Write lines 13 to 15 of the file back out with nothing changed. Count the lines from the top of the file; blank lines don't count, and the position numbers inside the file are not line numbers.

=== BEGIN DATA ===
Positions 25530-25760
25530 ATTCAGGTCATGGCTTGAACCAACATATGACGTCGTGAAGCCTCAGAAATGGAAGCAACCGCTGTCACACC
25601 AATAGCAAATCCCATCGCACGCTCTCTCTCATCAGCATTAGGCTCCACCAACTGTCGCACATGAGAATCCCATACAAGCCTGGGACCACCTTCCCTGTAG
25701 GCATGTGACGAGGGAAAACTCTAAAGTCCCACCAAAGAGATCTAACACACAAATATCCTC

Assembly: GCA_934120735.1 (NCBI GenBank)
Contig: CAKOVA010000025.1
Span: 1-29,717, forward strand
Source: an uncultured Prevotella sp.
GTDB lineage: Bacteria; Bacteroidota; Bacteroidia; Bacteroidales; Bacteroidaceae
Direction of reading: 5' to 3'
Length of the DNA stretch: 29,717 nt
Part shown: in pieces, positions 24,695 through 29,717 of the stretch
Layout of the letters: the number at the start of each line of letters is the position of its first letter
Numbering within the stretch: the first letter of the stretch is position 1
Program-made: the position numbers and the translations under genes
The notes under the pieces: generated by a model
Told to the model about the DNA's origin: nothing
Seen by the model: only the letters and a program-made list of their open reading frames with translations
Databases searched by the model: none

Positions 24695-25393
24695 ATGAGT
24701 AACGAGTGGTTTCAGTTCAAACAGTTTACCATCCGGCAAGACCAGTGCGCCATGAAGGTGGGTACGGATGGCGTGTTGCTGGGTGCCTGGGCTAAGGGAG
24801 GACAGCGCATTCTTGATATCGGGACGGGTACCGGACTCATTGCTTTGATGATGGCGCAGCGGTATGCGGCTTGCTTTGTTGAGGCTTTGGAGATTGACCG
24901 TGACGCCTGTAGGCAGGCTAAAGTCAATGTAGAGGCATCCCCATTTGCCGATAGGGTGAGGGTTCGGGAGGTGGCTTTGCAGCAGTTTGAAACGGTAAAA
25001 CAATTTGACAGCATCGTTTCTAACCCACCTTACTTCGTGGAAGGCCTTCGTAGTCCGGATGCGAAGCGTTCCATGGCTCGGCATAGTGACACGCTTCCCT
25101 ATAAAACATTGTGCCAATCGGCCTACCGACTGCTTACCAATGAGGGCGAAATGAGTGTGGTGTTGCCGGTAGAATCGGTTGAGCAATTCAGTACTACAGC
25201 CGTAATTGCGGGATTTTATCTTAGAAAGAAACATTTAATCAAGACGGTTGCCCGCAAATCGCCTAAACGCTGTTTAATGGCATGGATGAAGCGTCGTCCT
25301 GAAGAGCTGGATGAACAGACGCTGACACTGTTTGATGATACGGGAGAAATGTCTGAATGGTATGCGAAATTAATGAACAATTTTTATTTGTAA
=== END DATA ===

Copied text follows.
Layout of the letters: the number at the start of each line of letters is the position of its first letter
Numbering within the stretch: the first letter of the stretch is position 1
Program-made: the position numbers and the translations under genes